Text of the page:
The day ANZAC was most obviously co-opted by violent racists - the Cronulla riots of 2005. As the New South Wales then Returned Servicemens' League President, Don Rowe, later explained: “We were absolutely disgusted. That is the last thing that Anzac is interpreted as being. The Anzac spirit is mateship, looking after one another . . . you certainly don’t go around waving flags and call yourself an Anzac and go around belting people up. That’s totally the opposite to what Anzac is.”

The day ANZAC was most obviously co-opted by violent racists – the Cronulla riots of 2005. As the New South Wales then Returned Servicemens’ League President, Don Rowe, later explained: “We were absolutely disgusted. That is the last thing that Anzac is interpreted as being. The Anzac spirit is mateship, looking after one another . . . you certainly don’t go around waving flags and call yourself an Anzac and go around belting people up. That’s totally the opposite to what Anzac is.”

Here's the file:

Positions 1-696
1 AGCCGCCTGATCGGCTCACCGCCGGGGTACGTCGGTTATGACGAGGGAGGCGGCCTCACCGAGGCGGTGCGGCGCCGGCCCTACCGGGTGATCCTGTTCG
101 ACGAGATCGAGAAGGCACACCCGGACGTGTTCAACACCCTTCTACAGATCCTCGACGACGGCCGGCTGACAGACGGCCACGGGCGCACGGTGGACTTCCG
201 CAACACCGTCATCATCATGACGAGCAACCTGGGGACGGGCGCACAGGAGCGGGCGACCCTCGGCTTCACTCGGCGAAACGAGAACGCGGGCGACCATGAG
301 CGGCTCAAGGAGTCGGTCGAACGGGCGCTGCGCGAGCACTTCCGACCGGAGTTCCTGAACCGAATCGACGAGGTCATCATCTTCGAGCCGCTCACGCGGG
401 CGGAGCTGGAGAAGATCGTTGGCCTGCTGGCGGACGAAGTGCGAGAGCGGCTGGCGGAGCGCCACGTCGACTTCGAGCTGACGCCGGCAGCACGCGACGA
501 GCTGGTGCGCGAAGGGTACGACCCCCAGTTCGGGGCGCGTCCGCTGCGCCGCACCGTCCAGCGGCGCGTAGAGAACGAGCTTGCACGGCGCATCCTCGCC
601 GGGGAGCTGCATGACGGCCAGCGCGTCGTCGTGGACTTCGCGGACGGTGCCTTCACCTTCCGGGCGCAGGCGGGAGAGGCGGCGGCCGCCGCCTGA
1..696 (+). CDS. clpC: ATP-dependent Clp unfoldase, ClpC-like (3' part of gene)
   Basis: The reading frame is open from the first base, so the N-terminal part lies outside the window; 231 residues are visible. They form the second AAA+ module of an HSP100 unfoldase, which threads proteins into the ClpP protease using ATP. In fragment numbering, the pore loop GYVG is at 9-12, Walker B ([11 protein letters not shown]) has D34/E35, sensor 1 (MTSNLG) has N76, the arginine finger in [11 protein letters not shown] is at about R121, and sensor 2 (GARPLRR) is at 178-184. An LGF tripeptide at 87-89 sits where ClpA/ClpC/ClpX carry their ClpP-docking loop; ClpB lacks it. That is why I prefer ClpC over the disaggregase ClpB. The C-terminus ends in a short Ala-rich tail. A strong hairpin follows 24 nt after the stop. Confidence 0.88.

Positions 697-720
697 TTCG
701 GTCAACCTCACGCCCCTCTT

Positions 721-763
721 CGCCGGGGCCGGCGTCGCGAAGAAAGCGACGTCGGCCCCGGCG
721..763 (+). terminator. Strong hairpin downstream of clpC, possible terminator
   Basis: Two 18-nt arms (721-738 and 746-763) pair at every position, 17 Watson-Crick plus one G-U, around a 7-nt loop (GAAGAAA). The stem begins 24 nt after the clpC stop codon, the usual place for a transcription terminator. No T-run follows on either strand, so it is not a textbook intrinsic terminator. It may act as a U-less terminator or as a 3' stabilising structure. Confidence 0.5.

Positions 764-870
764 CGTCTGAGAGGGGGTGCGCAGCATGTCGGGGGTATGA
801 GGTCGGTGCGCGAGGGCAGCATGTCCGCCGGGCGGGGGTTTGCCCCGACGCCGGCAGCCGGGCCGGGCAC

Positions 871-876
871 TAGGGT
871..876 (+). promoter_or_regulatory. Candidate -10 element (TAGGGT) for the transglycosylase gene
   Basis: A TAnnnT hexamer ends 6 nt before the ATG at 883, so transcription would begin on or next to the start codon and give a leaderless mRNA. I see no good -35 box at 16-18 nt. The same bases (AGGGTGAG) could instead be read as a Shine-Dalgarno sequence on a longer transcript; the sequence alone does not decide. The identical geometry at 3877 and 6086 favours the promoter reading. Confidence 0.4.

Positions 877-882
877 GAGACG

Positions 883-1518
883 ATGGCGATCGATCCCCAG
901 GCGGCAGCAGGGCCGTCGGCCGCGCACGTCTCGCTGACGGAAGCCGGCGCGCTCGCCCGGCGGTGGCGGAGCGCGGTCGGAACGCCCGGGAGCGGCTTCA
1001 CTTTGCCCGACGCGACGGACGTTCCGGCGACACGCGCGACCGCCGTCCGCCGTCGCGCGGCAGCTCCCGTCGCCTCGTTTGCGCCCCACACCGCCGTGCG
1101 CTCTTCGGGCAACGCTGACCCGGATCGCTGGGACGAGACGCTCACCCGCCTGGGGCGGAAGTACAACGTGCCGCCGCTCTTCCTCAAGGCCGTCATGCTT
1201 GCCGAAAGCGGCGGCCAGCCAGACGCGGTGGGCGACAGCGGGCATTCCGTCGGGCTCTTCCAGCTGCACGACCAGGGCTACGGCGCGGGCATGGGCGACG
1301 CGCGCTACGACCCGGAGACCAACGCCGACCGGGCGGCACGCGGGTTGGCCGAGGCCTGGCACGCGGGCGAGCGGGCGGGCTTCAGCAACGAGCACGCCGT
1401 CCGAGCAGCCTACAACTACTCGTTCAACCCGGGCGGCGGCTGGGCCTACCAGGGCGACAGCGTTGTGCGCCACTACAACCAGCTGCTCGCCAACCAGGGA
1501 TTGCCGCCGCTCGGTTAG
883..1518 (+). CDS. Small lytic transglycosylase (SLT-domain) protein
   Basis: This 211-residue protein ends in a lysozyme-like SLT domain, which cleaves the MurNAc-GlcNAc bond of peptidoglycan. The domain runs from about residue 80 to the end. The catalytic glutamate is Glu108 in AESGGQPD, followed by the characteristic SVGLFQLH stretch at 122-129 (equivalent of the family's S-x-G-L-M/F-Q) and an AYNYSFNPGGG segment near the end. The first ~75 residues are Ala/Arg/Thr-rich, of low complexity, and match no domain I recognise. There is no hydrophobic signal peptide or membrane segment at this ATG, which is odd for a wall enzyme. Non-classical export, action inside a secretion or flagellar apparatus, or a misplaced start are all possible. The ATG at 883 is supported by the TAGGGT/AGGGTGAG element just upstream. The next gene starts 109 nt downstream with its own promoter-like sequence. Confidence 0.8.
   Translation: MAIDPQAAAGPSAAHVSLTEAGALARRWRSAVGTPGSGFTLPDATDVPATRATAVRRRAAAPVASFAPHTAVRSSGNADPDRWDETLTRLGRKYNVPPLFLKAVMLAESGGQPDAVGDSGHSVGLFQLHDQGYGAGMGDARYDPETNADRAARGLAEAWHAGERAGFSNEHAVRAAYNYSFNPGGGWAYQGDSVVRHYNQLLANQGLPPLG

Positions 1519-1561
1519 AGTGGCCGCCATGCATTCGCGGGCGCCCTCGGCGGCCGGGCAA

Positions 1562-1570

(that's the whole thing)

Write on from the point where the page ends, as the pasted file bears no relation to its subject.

Before you ask “Why bother arguing with racists?” we’ll give you the answer, because that’s easy. Racism must be opposed wherever it rears its flithy head because other people read racists’ poison and without a countervailing point of view they become convinced by it all too easily.

That’s how fascism happens.

And that’s what has happened in large parts of the American public, right now. It can happen anywhere. In any culture. Of any type.

Racism and fascism are Siamese twins, and they rise unchecked when logic, rationality and patient, evidence-based debate flies out of the window.

My father fought in a World War for six long years to protect a civilised society. We will not allow his sacrifice to be tossed away on the funeral pyre of populist bullshit, nor the efforts of millions or others.

In the last 48 hours, we have been copping some flack for our report on the asylum seeker fined for daring to try and kill himself while in detention on Nauru.

Not from sane, normal people. But from the closet (and not so closet) racist keyboard warriors who leap all over anything on social media that gives them a chance to peddle their vile crap. Sadly, we have plenty of those in Australia like everywhere else, despite our very successful multi-cultural society.